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EU-US data flows: urgent implementation of Privacy Shield needed

Date

26 May 2016

Sections

InfoSociety
Security

The European Parliament today affirmed its support for the agreement reached between the European Commission and the US Government on transfers of data between the EU and the US. This agreement is called the Privacy Shield and it replaces an earlier agreement called Safe Harbour which was struck down by the European Court of Justice citing a lack of data protection of EU citizens on US territory.

Following the invalidation of Safe Harbour by the European Court of Justice, the European Commission resumed its negotiations with the US Government to reach a new agreement for the legal transfer of commercial data to the US. This EU-US agreement was reached last February and immediately after some Left-leaning MEPs came out strongly against it.

The EPP Group’s Spokesman on the issue, Axel Voss MEP, warned against any attempt to torpedo the finalisation of the Privacy Shield, listing benefits to European consumers and SMEs alike: “Free cross-border data flows between the EU and the US are of paramount importance for our economies, trade and investment. Data flows are a key element for the competitiveness of business. Therefore the EPP Group welcomes the conclusion of the negotiations between the EU and the US on this topic.”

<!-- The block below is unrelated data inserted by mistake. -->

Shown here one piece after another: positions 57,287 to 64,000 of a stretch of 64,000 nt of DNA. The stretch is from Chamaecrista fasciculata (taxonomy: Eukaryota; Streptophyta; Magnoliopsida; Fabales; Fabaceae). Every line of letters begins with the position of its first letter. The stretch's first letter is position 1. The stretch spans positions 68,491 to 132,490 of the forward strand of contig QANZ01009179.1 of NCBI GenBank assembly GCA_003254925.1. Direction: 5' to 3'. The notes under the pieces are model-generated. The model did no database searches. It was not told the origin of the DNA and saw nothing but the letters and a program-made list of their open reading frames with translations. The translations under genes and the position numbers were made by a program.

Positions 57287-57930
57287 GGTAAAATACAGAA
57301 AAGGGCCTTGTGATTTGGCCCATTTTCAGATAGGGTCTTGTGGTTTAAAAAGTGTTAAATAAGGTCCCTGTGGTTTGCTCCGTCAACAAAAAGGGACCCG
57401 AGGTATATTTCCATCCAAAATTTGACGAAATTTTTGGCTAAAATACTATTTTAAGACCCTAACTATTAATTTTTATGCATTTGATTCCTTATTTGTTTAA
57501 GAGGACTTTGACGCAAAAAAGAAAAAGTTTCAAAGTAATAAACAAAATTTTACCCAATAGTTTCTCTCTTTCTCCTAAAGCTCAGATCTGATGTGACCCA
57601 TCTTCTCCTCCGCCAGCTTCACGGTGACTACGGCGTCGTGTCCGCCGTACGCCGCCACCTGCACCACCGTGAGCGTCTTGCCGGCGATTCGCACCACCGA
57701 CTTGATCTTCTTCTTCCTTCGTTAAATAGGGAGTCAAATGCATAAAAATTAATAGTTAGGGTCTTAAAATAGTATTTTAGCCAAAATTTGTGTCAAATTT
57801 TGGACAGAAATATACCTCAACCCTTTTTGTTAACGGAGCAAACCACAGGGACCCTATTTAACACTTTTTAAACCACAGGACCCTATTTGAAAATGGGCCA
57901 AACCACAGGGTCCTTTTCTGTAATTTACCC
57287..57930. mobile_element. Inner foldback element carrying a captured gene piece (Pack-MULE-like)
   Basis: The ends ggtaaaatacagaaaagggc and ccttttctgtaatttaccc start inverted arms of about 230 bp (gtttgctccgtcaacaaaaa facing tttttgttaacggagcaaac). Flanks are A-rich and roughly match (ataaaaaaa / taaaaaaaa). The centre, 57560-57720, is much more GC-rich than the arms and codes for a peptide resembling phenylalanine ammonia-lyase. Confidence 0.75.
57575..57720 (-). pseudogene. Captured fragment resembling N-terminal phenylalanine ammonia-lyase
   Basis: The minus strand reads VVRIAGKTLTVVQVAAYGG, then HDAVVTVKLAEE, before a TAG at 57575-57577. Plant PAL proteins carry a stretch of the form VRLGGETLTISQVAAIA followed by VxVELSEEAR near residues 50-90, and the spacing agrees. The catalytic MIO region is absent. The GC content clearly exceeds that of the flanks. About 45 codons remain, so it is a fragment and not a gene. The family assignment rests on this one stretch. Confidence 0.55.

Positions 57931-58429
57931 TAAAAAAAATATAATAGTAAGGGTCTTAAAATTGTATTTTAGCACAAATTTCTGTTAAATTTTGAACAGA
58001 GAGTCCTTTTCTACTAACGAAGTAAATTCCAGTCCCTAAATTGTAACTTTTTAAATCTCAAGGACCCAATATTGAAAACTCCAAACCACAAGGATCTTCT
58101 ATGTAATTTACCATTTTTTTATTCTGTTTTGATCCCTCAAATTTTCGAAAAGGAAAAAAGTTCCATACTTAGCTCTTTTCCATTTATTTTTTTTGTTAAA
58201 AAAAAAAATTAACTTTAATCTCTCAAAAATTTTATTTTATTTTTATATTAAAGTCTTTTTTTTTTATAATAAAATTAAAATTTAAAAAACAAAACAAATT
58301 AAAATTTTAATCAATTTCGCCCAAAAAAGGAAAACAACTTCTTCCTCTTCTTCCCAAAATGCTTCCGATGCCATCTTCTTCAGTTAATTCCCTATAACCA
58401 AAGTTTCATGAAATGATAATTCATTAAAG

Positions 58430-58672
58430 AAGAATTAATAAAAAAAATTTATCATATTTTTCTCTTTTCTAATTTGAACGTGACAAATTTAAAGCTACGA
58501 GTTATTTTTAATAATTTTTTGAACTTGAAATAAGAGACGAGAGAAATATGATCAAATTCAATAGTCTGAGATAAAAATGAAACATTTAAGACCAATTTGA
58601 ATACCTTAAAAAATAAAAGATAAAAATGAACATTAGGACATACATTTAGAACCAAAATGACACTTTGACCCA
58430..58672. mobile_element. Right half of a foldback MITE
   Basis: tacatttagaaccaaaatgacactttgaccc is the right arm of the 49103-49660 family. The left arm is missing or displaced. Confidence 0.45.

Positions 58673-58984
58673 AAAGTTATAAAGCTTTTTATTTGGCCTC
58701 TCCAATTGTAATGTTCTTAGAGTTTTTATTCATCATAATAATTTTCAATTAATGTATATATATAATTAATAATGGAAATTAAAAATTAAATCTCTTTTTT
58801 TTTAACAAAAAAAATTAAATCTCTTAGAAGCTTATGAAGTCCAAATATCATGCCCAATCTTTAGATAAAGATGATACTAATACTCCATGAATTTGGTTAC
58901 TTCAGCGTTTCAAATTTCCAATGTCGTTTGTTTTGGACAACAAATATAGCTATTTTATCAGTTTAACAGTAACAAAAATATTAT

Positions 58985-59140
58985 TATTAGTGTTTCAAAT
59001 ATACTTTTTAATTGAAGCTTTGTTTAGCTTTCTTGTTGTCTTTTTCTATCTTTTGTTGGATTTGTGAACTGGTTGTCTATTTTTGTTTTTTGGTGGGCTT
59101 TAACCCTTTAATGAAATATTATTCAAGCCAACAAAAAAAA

“The new mechanism differs substantially from the Safe Harbour agreement. It imposes more specific obligations on companies willing to join the Privacy Shield framework agreement. It includes new checks and balances ensuring that the rights of EU citizens can be exercised when their data is being processed in the US”, continued Voss.

“And finally, the creation of the Ombudsman mechanism within the Department of State will also help better protect EU citizens. The joint annual review of the mechanism will ensure a permanent improvement of the Privacy Shield. Clear and uniform rules are a key element for business development and growth. We need legal certainty for our companies, European SMEs and start-ups. I therefore warn against any attempt aimed at jeopardising the finalisation of the Privacy Shield”, he concluded.

The European Parliament has no legislative role in the Privacy Shield agreement but it clearly has a strong political say. The European Commission is expected to take a final decision on this agreement by end of June 2016.

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